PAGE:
Your words:Finally, it wouldn't surprise me, given kkd's proclivity for earnings manipulation, if they hadn't already tapped into some of these appreciated land values from time to time (undisclosed, "immaterial" sales), so the balance of "old" land may not even be $11.1 million.
I would offer that if they "tapped into" their land values...it is a Balance sheet item, not an Income Statement item...borrowing against your property does not affect earnings, you 'kindly" offer they manipulate earnings...
I disagree whole-heartedly...the stores are worth at least their original cost/probably more...a 1999 buy could easily be worth 30 to 50% more than cost while carried on the books at cost less (now) 5 yrs depreciation...
Argue if you choose, but, Monday morning call a Commercial Realtor in your town (one in business at least 5 yrs)...ask him what the "corner store" location appreciated in the last 3 to 5 yrs...then please report back to me/us here...I will await your response...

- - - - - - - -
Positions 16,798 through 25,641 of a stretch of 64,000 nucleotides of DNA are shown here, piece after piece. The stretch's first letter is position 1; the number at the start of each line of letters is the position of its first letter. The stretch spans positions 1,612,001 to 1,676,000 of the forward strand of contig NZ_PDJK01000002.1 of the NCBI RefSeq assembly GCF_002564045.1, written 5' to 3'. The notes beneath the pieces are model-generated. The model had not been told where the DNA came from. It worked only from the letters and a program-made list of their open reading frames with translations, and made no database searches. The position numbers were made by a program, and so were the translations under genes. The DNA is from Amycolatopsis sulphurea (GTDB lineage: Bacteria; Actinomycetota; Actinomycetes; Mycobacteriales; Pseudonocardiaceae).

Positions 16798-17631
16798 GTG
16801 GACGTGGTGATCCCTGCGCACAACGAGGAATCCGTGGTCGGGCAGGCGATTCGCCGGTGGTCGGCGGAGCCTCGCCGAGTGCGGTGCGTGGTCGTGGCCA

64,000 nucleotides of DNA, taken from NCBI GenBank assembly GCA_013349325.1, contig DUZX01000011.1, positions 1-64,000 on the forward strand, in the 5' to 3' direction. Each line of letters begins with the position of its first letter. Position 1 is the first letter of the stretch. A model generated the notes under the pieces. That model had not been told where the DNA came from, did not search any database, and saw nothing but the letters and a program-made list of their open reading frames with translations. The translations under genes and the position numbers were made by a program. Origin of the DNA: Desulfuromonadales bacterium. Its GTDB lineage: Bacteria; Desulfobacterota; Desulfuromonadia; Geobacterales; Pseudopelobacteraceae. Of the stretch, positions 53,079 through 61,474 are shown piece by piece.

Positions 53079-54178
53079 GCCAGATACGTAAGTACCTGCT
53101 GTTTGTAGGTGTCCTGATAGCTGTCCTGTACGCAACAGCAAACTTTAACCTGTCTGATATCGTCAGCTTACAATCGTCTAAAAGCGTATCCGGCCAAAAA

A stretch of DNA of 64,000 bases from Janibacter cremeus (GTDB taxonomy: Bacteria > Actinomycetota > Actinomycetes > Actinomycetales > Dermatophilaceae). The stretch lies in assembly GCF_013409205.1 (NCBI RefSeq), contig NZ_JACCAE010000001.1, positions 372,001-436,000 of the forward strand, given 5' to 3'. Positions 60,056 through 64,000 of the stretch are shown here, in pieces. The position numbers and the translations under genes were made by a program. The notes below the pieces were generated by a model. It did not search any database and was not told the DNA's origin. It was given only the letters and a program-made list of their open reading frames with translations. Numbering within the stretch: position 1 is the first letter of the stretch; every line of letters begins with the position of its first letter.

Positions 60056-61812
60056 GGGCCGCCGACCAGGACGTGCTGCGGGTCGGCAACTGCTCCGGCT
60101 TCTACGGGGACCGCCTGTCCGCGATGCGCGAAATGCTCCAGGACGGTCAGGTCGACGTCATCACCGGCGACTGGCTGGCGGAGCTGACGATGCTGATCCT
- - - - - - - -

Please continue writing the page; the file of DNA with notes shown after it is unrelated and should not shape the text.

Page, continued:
So: borrowing against property (*if they did) DOES NOT affect/manipulate earnings...
And we'll await your response as to what a corner store location appreciated in the past 5 yrs...(Incidently, McDonalds OWNS all the locations or almost all, as they saw the real estate as a two part buy...to control the location/franchisee and to benefit from the upside in the real estate prices)
Its only a matter of time before this dognut fad goes the way of Rubik's cube. Here today gone to Maui. PS: Maui has a brand new Kreepy Kreemed right down the street from the Airport.
Guess what NO customers. Big Michigan sized Kreepy Kreemed with always an empty parking lot.
yeah RAIN had all the similar signs...and apart from that, did the stock split and tumbled hard from $25 (after split price) to $2, until a savior stepped in to stop the rain forest being chopped down completely. that's what happens when expansion story comes into realistic light...same w/ planet hollywood, though they went into ch 11, twice HAHA...since mgmt at planet never realized they should've cut stores more agressively and not bet on a miracle.